I find it odd and disturbing that the chair of our local human rights commission would resign in response to a Kentucky Commission on Human Rights resolution in support of, well, human rights.

  • Eight years ago, almost to the day, I was living at High Point Apartments and starting my new job as Publisher of The Sentinel-News.

    It’s been a good eight-year run.

    My last day is Friday, and my wife and I have decided to head back to Florida where there is family that needs our help. It’s just the right time.

  • Most pundits will tell you the greatest rivalry in college sports rests on Tobacco Road with Blue Devils and Tar Heels or in deep down south with War Eagles and a Crimson Tide or maybe even a bit farther north between Buckeyes and Wolverines, but those are just the misinformed.

    They haven’t seen the real rivalry in action, they haven’t lived Red and Blue.

    The Universities of Kentucky and Louisville feature a rivalry so deep and so engrained, that it far transcends those others.

  • The state of Indiana is in scramble mode.

    As thousands and thousands of fans descend on Indianapolis for the NCAA Final Four this week, instead of focusing on the Hoosier state’s long love affair with the round ball, they will be greeted by a few thousand more protesters.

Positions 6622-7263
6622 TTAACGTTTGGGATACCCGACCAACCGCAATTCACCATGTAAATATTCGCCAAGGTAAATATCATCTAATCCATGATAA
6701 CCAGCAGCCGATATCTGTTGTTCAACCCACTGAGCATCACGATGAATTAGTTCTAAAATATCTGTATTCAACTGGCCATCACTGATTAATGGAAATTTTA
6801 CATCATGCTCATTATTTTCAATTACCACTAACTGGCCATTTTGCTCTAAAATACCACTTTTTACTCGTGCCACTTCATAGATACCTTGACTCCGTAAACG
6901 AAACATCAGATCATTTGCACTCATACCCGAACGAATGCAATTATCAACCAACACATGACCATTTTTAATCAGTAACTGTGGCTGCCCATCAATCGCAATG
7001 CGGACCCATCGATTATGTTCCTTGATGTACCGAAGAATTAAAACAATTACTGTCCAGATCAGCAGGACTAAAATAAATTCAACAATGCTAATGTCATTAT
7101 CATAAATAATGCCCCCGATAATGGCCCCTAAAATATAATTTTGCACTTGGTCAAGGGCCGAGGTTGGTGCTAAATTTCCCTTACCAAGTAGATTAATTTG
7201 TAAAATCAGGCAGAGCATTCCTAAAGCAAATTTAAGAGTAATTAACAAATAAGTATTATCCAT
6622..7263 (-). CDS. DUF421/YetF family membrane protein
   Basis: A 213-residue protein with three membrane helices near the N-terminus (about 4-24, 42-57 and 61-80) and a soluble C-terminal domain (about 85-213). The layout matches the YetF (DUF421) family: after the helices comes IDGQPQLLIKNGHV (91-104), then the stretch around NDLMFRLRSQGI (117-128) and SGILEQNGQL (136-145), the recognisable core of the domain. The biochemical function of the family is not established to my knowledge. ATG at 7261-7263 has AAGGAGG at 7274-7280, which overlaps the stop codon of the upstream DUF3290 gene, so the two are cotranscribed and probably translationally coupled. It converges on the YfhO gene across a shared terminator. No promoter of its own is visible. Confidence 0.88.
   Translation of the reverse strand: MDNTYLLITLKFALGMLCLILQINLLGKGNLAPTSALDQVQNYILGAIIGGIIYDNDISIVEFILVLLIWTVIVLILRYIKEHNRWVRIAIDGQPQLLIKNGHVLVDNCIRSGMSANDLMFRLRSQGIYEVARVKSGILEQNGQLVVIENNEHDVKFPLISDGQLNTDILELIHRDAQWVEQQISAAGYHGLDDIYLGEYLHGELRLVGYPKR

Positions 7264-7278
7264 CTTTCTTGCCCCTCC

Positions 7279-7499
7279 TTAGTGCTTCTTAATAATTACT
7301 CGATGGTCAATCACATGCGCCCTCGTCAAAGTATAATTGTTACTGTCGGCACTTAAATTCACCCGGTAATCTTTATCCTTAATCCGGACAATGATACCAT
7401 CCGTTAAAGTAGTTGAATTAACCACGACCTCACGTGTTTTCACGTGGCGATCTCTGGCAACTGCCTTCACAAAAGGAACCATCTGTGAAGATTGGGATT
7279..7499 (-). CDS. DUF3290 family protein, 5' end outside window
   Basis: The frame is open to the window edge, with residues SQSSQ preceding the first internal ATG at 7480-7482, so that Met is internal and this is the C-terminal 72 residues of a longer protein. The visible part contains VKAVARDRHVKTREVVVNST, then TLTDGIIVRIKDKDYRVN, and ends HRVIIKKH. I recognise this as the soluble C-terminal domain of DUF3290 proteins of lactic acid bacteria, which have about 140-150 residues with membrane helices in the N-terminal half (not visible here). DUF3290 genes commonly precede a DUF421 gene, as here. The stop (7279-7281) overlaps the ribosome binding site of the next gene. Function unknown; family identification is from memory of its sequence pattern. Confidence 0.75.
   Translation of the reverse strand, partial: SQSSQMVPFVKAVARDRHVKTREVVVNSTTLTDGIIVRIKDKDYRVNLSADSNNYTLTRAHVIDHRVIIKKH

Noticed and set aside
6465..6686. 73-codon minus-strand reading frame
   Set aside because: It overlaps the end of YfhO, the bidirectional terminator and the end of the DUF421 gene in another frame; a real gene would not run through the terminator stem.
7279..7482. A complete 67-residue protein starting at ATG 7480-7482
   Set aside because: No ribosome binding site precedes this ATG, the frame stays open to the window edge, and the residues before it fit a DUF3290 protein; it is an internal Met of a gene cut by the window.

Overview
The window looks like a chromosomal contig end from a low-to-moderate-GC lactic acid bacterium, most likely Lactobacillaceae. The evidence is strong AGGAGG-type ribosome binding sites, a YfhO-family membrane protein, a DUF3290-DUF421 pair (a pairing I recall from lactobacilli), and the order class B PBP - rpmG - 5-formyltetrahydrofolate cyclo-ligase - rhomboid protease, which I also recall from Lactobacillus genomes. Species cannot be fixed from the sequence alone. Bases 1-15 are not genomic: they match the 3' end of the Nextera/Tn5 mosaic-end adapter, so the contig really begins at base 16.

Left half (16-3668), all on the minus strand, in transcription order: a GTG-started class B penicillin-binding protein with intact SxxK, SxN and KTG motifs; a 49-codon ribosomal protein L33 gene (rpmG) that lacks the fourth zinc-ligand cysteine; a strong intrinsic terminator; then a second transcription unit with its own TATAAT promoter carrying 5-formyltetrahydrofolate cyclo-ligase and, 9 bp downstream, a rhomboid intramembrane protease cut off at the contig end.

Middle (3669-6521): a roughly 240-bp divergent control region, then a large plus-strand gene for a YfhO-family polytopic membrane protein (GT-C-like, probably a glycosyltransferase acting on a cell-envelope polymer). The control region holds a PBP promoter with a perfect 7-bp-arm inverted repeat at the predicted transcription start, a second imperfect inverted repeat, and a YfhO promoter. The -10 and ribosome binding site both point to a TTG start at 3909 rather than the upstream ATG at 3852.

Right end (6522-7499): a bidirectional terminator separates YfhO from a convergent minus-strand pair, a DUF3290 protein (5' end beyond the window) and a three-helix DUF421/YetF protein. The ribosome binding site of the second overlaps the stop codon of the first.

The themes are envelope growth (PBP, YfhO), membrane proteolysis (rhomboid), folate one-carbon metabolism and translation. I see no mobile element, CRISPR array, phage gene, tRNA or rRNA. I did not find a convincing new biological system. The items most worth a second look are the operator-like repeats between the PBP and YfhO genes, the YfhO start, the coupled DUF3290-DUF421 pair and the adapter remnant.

Indiana Gov. Mike Pence has spent the past few days trying to clarify the controversial Religious Freedom Restoration Act that many have said allows discrimination against lesbian, gay, bisexual and transgender (LGBT) community.

  • Peggy Noonan, in her weekly editorial in the Feb. 7 edition of The Wall Street Journal, said there are two schools of thought on what has caused the dramatic growth of the terrorist group ISIS.

    Half of Washington says, “George W. Bush broke Iraq and ISIS was born.” The other half says, “When Obama withdrew from Iraq, ISIS was born.”

    Does it really matter? The fact is this murderous bunch believe in causes we don’t understand and their ranks are growing.